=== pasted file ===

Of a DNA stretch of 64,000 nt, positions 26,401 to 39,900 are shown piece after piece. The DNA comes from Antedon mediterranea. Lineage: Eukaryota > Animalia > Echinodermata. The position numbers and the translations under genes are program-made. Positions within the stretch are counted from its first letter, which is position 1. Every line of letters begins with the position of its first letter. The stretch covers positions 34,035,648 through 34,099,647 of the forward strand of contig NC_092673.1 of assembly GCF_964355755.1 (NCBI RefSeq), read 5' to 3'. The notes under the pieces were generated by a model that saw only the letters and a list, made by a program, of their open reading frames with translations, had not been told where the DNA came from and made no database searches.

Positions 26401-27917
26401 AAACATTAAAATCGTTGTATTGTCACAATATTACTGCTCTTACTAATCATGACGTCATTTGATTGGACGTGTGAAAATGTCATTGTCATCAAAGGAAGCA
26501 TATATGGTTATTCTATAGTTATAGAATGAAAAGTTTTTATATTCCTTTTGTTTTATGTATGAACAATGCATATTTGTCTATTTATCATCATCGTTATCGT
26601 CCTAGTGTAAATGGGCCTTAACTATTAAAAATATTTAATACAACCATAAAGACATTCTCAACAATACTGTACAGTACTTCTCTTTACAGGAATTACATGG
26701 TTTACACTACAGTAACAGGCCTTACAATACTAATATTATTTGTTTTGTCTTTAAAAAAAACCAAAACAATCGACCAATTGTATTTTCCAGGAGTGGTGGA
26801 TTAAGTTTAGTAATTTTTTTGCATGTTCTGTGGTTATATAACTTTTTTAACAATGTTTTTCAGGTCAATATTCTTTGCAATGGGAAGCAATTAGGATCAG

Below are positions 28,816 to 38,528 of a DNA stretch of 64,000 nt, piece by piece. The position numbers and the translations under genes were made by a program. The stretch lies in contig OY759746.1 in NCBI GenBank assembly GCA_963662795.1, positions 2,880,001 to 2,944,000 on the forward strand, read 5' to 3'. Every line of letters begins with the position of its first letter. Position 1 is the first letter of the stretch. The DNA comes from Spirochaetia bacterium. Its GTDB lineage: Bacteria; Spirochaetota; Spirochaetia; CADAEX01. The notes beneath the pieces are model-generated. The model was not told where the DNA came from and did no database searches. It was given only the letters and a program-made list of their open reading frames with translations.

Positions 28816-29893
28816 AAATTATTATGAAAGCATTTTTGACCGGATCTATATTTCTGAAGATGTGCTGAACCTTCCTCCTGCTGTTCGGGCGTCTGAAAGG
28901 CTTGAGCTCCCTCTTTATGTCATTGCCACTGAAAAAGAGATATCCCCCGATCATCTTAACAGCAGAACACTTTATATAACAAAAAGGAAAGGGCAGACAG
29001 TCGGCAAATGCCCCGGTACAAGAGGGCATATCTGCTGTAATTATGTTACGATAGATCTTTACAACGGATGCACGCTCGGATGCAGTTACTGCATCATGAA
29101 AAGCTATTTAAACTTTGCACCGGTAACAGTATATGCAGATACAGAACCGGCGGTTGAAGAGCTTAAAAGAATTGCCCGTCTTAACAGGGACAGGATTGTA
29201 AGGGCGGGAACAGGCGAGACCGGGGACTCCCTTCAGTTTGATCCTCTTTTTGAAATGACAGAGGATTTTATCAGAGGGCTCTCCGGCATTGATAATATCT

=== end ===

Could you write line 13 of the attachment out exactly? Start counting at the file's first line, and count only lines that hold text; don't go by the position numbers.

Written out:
29101 AAGCTATTTAAACTTTGCACCGGTAACAGTATATGCAGATACAGAACCGGCGGTTGAAGAGCTTAAAAGAATTGCCCGTCTTAACAGGGACAGGATTGTA